Making the Case for Treating Pregnancy Like a Disability (Really)

Advocates believe the startling approach will compel employers to be fairer, where existing laws have failed vulnerable pregnant women.

(Photo: Paul Bradbury/Getty Images)

Shannon Kelley writes about the intersection of politics, pop culture, and feminism. She lives in California.

When Guadalupe Hernandez became pregnant in 2011, she was one of the beloved workers at a Mexican fast-food restaurant in Washington, D.C., who was marked for promotion.

But with pregnancy came a common need: frequent trips to the bathroom.

The brief absences were met with verbal abuse at first. Her boss harangued her in front of coworkers and told her she'd need permission every time she needed to go, she said. He denied her several times—though other workers were allowed to go as often as needed, without reporting it to management. She was fired soon after.

With the help of advocates, Hernandez filed a violation claim with federal labor authorities, and her experience is a clear-cut case of discrimination against pregnant women, advocates say. Despite the protections guaranteed under the 1978 Federal Pregnancy Discrimination Act, Hernandez's story is not uncommon.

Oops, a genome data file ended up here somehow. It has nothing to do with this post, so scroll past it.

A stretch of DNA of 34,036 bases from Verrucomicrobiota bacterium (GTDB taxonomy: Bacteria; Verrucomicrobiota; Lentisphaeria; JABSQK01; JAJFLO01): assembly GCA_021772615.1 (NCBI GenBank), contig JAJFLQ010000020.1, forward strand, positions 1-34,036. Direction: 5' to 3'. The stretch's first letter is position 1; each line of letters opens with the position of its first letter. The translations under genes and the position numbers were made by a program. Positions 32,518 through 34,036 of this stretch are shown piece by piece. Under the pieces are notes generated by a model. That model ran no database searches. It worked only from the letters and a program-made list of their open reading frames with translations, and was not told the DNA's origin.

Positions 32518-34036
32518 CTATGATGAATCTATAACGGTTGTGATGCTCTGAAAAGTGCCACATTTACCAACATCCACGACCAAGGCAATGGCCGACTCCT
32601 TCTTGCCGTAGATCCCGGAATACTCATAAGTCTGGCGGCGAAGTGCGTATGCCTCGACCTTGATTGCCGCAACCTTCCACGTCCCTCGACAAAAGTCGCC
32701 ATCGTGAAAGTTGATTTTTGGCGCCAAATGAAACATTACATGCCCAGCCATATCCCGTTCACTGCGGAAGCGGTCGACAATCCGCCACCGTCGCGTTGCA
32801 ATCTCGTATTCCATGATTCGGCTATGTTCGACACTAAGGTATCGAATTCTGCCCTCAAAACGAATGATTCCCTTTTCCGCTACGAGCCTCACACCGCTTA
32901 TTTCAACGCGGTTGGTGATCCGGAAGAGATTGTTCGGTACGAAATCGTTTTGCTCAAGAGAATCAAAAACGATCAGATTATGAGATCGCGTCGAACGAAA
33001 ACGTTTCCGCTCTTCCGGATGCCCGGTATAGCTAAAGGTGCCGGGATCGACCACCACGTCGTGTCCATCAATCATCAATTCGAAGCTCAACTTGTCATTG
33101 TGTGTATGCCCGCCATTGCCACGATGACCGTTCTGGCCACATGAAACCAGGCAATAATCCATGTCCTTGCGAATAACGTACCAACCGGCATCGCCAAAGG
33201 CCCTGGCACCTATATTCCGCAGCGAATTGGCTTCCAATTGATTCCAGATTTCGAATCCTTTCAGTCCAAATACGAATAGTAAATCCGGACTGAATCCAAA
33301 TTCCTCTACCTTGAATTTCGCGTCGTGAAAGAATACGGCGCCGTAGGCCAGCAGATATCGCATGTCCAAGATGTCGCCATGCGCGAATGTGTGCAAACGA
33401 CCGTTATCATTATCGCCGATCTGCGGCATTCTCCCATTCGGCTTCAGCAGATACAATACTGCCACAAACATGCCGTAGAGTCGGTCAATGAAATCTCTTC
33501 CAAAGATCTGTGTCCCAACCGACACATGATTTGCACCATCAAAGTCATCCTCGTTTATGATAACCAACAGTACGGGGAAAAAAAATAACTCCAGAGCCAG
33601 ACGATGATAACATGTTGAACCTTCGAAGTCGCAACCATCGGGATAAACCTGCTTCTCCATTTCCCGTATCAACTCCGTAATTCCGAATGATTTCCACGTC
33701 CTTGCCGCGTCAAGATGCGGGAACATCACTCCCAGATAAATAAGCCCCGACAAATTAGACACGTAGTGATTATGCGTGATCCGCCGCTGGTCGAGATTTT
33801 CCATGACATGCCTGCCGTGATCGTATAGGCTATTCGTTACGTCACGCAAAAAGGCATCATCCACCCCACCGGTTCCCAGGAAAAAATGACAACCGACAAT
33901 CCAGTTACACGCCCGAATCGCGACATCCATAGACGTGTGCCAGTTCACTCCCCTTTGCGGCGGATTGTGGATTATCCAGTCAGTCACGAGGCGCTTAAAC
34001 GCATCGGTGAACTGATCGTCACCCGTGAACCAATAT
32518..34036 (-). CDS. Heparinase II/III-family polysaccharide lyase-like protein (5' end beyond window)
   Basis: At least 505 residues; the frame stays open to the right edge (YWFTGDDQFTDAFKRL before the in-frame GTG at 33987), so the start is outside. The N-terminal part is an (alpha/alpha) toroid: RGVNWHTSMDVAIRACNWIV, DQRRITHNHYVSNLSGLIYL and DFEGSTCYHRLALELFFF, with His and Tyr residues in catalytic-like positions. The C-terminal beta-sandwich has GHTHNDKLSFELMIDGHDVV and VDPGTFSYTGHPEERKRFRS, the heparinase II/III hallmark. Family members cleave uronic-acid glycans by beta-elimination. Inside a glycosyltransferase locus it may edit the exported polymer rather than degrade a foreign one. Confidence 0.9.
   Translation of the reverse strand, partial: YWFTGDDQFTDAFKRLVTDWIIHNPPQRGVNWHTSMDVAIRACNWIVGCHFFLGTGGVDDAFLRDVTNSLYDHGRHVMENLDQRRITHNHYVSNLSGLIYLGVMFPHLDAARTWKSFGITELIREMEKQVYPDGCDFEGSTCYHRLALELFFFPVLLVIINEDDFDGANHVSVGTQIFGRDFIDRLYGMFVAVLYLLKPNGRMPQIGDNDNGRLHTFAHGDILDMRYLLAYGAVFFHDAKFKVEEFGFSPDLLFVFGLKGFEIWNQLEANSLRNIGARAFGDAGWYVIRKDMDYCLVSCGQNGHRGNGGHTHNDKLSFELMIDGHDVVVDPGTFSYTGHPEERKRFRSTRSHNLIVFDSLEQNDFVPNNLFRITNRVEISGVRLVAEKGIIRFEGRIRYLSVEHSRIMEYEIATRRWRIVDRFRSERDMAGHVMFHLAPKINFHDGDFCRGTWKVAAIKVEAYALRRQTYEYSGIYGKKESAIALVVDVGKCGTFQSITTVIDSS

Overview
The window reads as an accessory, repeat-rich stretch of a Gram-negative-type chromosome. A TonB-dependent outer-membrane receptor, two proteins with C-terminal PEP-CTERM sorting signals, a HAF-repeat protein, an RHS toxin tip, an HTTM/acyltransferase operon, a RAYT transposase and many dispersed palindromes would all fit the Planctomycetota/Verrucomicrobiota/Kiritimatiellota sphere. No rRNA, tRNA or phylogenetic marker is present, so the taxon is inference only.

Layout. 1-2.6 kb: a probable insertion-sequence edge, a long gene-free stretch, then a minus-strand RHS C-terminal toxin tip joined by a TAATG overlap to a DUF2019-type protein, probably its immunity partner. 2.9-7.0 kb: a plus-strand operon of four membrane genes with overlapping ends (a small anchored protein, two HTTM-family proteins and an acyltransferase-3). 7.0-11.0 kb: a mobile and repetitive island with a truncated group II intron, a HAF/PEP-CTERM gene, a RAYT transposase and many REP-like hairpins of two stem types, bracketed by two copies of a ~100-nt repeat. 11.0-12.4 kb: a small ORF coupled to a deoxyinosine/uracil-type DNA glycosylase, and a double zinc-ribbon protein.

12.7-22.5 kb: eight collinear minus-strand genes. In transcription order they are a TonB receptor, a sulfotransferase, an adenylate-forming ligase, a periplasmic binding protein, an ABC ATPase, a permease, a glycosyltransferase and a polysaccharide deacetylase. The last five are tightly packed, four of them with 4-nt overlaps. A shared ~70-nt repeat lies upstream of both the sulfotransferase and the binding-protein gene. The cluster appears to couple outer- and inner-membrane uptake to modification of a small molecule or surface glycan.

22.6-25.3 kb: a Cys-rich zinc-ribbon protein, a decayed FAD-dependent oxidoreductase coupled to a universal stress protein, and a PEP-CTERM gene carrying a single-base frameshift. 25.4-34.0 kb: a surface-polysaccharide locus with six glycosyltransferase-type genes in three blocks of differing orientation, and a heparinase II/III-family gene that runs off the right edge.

“Pregnancy discrimination is alive and well in the workplace today,” said Liz Watson, director of Workplace Justice for Women and senior counsel at the National Women’s Law Center, noting there are many stories like Hernandez's in a new report from the center and working families advocacy group A Better Balance.

One problem is that current law says pregnant workers must be “treated the same as other workers who are similar in their ability to work,” but it stops there. It does not explicitly state that pregnant employees are entitled to "reasonable accommodations” as long as there is no “undue hardship” to the employer, as the Americans With Disabilities Act does.

So advocates are pushing for widespread passage of the Pregnant Workers Fairness Act, standalone legislation that would borrow that language from the Americans With Disabilities Act to make it clear that employers have a legal obligation to accommodate pregnant workers.

Of course, the idea of calling pregnant women "disabled" can be startling. Considering a perfectly healthy woman carrying twins to term may have some physical limitations, categorizing her with those who are dealing with lifelong health problems seems to cheapen the reality for the disabled and misidentify the experience of being pregnant. 

Many employees can work throughout pregnancy without any accommodations, but often, it’s workers in low-wage, physically demanding jobs who need them—whether more frequent bathroom breaks, a reprieve from heavy lifting, or a stool to sit on while working a long shift at a cash register. The center estimates 71 percent of American mothers are in the workforce, and 75 percent of women entering the workforce will be pregnant at some point during employment.

Notably, such workers are often most reliant on every hour of work and every dollar of pay.